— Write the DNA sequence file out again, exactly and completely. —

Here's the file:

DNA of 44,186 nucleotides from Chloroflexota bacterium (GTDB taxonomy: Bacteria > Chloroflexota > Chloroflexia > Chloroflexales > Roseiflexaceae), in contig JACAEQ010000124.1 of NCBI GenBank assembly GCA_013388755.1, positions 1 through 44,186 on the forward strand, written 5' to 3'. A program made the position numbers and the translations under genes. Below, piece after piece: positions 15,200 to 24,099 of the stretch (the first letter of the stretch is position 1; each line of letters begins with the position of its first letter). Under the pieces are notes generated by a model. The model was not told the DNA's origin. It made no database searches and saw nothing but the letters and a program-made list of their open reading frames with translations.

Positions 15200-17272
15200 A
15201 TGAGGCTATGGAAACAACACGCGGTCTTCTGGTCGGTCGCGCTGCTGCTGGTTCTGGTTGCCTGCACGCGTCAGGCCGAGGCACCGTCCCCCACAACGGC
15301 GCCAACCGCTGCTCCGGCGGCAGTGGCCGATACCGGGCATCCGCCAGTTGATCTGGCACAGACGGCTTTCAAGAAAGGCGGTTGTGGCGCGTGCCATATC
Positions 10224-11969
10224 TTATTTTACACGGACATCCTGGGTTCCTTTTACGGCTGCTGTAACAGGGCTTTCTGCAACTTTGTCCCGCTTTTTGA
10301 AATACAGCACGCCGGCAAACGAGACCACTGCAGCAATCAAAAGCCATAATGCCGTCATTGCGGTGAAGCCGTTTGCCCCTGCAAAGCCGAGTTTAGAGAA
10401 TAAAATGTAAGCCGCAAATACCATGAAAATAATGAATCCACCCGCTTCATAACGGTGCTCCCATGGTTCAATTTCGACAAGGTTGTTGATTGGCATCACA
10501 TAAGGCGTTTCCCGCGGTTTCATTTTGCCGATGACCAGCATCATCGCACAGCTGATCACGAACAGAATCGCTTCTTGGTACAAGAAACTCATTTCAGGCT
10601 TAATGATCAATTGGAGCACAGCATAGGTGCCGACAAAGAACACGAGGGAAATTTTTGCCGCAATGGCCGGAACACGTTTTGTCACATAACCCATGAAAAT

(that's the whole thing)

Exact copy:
DNA of 44,186 nucleotides from Chloroflexota bacterium (GTDB taxonomy: Bacteria > Chloroflexota > Chloroflexia > Chloroflexales > Roseiflexaceae), in contig JACAEQ010000124.1 of NCBI GenBank assembly GCA_013388755.1, positions 1 through 44,186 on the forward strand, written 5' to 3'. A program made the position numbers and the translations under genes. Below, piece after piece: positions 15,200 to 24,099 of the stretch (the first letter of the stretch is position 1; each line of letters begins with the position of its first letter). Under the pieces are notes generated by a model. The model was not told the DNA's origin. It made no database searches and saw nothing but the letters and a program-made list of their open reading frames with translations.

Positions 15200-17272
15200 A
15201 TGAGGCTATGGAAACAACACGCGGTCTTCTGGTCGGTCGCGCTGCTGCTGGTTCTGGTTGCCTGCACGCGTCAGGCCGAGGCACCGTCCCCCACAACGGC
15301 GCCAACCGCTGCTCCGGCGGCAGTGGCCGATACCGGGCATCCGCCAGTTGATCTGGCACAGACGGCTTTCAAGAAAGGCGGTTGTGGCGCGTGCCATATC
Positions 10224-11969
10224 TTATTTTACACGGACATCCTGGGTTCCTTTTACGGCTGCTGTAACAGGGCTTTCTGCAACTTTGTCCCGCTTTTTGA
10301 AATACAGCACGCCGGCAAACGAGACCACTGCAGCAATCAAAAGCCATAATGCCGTCATTGCGGTGAAGCCGTTTGCCCCTGCAAAGCCGAGTTTAGAGAA
10401 TAAAATGTAAGCCGCAAATACCATGAAAATAATGAATCCACCCGCTTCATAACGGTGCTCCCATGGTTCAATTTCGACAAGGTTGTTGATTGGCATCACA
10501 TAAGGCGTTTCCCGCGGTTTCATTTTGCCGATGACCAGCATCATCGCACAGCTGATCACGAACAGAATCGCTTCTTGGTACAAGAAACTCATTTCAGGCT
10601 TAATGATCAATTGGAGCACAGCATAGGTGCCGACAAAGAACACGAGGGAAATTTTTGCCGCAATGGCCGGAACACGTTTTGTCACATAACCCATGAAAAT